The HR Diagram


Few diagrams are more fundamental to astronomy than the Hertzsprung-Russell diagram.  Basically one plots the brightness of stars as a function of their surface temperature.  The brightness is expressed in magnitudes (-2.5 log luminosity) or the logarithm of the luminosity and the surface temperature is logarithmic and increases toward the left.  Alternates on the temperature scale are photometric color indices or spectral types.  Details can be found in elementary astronomy textbooks.  For our purposes here, there are some demarcations or boundaries of note.  They are shown in the figure:

A star is represented as a single point on such a graph.  Most stellar points lie along the thick line, called the ‘main sequence,’ labeled luminosity class V, called dwarfs, although they are the run of the mill normal stars.  The thin blue lines give means for other luminosity classes: IV for subgiants, III for giants, II for bright giants, & Ib for supergiants.  Stars spend most of their time on the main sequence, happily burning hydrogen into helium.  When that process is expended, i.e., the hydrogen in the stellar core has all been processes, the star grows in size and its point in the HR diagram move upward and to the right into the higher luminosity classes (lower Roman numerals).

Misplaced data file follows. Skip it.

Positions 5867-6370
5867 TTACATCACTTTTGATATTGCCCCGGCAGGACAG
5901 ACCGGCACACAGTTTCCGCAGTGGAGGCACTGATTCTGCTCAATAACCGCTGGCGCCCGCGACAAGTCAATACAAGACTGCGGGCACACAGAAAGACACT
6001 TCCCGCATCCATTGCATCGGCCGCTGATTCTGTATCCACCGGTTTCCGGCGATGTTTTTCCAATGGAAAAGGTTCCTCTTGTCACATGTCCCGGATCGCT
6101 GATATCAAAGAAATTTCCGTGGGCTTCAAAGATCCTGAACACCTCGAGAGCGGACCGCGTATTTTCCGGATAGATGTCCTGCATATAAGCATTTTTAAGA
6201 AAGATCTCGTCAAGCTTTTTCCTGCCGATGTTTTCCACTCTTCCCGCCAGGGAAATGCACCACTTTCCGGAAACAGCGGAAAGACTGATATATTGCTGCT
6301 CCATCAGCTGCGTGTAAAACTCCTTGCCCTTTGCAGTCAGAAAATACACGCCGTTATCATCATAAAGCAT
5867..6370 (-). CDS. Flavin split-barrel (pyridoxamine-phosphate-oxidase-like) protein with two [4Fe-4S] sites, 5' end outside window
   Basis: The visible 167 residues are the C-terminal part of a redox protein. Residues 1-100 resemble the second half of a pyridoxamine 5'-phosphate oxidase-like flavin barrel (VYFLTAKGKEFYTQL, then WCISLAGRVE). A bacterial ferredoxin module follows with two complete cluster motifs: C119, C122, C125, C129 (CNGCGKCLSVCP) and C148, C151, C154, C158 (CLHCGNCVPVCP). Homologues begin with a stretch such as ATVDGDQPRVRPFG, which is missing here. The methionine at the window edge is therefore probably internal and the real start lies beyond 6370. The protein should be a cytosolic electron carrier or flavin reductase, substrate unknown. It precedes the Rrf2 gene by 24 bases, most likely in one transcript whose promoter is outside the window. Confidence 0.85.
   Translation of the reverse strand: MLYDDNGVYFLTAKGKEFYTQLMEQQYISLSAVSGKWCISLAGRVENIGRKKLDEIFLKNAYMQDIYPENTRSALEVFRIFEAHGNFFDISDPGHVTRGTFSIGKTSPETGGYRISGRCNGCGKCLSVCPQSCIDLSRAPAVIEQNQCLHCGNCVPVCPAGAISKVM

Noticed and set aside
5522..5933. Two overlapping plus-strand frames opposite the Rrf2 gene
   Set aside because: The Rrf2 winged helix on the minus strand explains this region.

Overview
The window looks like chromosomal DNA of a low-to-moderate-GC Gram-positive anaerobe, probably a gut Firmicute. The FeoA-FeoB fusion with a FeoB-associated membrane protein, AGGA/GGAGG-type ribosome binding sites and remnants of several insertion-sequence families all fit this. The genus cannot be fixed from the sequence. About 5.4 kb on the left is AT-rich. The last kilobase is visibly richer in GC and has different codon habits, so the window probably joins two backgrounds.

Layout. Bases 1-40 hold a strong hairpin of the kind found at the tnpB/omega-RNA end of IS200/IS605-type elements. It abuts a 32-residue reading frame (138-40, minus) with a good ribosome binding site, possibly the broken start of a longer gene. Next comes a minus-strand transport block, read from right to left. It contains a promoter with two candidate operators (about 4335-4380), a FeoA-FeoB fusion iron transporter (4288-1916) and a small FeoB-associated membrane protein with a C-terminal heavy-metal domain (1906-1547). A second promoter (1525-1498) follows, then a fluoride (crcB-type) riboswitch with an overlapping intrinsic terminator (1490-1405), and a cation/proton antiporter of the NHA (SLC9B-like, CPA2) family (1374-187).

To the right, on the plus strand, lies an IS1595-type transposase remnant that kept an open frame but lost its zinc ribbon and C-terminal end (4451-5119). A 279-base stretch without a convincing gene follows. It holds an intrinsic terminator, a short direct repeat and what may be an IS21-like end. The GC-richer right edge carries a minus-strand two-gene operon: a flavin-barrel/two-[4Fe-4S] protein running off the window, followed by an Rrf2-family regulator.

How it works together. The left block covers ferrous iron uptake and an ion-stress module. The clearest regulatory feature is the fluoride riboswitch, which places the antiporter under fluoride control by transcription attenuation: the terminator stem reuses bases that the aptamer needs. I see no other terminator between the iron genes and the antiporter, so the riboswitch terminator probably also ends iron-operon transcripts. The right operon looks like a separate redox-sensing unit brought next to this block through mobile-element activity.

Now for the more technical material: there are three special boundaries shown, 1) the Granulation Boundary - bisectors of spectral lines have C shapes for stars on the cool (right) side and a reversed-C shape on the hot side; 2) the Rotation Boundary - stars rotate slowly (≲ 6.5 km/s) on the cool side, while on the hot side stars rotate much faster with some individuals reaching ~ 450 km/s; and 3) the Coronal Boundary - stars on the hot side (left) have hot outer portions of their atmospheres called corona, while those on the cool side do not.